The dagger represents a cutting tool, a device that can discriminate, opening the contents of a man's inner life and exposing it for examination. The bags of money represent wealth- whether worldy or inner, the implications are the same. The difference here is that our wayfarer (the younger version of the miser languishing on his deathbed) has his inner wealth, his purse, dangling from the outside of his garments, an exposed place where a cutpurse might easily make off with it. Our "miser," on the other hand, has his inner wealth firmly stored in a sturdy trunk.
Here, at once in a single figure, we have a combination of three key stages of the inner search from the Adoration; the doffed hat, the hound that seeks Christ, and the headgear of the penitent hermit.
The combination locates the seeker's spiritual aspirations and accomplishments somewhere at the base of the tantric circle of development we see in the Adoration, implying a versatility that has prepared him for the next stage: atonement and sacrifice, in the form of the bull.
Moving into the sparesely decorated right hand portion of the painting, Bosch intentionally depopulates the visual field. Our seeker is, after all, moving into the unknown; and the less definitions Bosch gives us here, the better.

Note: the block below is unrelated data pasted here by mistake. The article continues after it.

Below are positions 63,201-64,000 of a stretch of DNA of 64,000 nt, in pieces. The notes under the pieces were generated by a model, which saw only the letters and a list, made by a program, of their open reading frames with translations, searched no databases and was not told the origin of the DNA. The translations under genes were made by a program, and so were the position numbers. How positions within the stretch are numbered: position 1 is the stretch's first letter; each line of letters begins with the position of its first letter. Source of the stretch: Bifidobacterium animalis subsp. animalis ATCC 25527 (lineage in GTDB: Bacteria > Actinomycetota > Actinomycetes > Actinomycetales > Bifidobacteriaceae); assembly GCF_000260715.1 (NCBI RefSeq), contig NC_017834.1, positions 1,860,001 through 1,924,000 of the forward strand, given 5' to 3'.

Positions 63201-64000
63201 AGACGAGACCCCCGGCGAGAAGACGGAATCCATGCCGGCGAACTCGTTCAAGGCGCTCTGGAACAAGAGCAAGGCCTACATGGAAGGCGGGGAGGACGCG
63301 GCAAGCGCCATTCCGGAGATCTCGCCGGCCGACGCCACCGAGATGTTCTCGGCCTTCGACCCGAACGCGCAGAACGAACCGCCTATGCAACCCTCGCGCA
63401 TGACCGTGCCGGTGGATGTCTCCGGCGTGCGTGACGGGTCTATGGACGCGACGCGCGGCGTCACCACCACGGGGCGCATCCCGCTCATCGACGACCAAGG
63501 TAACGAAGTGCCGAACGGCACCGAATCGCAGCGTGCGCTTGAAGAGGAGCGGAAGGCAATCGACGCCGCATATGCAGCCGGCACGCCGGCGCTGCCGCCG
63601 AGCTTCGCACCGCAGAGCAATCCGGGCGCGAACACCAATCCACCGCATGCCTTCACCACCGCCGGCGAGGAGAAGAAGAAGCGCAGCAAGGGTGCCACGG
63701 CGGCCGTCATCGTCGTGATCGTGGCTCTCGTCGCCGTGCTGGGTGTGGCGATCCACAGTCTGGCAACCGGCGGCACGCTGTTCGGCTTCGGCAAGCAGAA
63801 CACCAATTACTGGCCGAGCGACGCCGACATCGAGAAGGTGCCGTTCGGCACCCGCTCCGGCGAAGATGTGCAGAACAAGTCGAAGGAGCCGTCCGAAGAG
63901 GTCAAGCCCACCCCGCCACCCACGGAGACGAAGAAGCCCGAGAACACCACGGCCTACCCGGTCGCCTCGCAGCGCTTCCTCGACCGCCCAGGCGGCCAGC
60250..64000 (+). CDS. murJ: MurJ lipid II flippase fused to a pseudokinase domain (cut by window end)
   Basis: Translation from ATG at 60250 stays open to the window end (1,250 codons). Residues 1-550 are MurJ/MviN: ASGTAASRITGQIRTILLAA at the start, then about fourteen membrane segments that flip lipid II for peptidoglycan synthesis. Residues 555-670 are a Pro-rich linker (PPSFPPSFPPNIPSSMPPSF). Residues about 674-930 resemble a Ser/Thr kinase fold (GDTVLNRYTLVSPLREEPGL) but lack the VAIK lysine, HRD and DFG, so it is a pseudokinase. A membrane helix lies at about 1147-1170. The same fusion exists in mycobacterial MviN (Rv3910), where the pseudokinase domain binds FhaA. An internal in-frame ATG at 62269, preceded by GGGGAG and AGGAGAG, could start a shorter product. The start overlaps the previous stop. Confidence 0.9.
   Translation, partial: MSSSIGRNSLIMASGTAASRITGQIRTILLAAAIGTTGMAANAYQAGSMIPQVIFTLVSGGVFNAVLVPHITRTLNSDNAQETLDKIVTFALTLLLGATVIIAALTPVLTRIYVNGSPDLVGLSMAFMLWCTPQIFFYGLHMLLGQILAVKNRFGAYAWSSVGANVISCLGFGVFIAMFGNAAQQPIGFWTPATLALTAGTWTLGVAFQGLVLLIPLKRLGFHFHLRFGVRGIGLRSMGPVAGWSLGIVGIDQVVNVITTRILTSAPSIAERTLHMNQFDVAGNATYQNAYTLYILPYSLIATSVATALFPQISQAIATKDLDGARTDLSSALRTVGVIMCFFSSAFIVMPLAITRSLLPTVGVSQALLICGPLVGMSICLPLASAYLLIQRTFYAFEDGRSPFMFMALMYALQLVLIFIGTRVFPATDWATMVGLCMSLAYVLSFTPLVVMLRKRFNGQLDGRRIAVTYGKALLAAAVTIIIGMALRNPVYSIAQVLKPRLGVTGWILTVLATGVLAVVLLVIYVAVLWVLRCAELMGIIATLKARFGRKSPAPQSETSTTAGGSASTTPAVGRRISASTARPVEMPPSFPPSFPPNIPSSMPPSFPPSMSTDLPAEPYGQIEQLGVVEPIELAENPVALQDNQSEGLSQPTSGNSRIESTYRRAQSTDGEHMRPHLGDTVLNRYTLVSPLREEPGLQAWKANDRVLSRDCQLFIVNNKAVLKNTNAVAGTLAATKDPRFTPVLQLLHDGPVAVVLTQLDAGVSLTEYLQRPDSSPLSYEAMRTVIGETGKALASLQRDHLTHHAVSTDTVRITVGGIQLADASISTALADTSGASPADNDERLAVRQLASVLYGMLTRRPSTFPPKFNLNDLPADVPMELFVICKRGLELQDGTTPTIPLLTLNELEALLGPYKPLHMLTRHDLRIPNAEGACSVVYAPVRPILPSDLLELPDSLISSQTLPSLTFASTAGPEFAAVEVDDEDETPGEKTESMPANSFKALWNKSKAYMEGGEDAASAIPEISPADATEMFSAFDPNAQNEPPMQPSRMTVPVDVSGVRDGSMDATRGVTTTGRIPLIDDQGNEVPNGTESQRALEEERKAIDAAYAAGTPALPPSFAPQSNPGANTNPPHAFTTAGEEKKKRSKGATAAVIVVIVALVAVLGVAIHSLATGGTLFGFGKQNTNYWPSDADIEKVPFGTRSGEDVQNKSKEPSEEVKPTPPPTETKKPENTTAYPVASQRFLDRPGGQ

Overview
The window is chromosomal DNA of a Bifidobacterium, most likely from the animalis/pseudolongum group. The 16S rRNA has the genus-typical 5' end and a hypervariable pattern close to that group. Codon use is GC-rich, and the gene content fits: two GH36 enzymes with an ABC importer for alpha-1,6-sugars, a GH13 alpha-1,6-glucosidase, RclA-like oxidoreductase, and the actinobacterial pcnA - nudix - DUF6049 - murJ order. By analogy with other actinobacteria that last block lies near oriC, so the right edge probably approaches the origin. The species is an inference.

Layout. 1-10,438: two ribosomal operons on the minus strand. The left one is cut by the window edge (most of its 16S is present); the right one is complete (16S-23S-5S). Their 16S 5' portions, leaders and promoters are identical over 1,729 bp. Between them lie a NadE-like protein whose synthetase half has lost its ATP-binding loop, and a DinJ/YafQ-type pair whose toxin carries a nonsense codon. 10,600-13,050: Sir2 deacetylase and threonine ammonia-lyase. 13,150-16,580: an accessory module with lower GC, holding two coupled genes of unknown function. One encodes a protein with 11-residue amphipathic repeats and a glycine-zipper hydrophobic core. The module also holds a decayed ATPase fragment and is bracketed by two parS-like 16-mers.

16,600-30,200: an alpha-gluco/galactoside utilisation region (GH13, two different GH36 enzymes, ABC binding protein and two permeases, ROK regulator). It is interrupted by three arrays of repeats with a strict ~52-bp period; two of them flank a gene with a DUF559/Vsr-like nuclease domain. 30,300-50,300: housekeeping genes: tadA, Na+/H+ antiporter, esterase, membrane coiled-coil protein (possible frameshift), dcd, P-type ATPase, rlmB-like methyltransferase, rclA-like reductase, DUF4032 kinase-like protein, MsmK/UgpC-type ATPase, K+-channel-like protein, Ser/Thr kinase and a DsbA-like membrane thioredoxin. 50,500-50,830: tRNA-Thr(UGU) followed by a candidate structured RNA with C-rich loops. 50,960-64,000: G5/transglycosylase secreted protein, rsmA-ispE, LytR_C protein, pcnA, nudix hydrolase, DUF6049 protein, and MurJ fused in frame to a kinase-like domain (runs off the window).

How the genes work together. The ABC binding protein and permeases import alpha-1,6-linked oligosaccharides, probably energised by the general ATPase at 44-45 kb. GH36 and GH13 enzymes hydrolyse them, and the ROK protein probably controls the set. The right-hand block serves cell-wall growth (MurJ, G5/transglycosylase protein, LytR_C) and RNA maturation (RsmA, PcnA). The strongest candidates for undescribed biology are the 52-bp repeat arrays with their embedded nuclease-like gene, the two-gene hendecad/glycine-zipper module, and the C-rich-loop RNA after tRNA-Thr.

There are several important clues to what is going on, however, and one of them crops up in the tree above the action, not far from our little friend the owl. It's a sneaky little detail: and one has to have poured over Bosch at length, and in detail, to understand just what he's done here.
Here we find a chickadee (left), in the same position as the exact same bird in the Garden of Earthly Delights (right). Since Bosch employs a consistent symbolic vocabulary, we can be sure that this bird conveys a symbolic meaning directly related to the bird in the Garden.
The bird in the Garden, depicted as an oversized creature of the imagination, represents a superstitious or imaginary belief in God and the afterlife. (see the slide show commentary on the garden of earthly delights, center panel, slide # 97.) Shown here in life size, it represents an actual belief, that is, a belief based not on imagination, but a real inner understanding. Rather than hanging from a bone-dry, thorny branch, representing barren ideas, it hangs from verdant greenery, that is, the ideas that support it are alive and growing.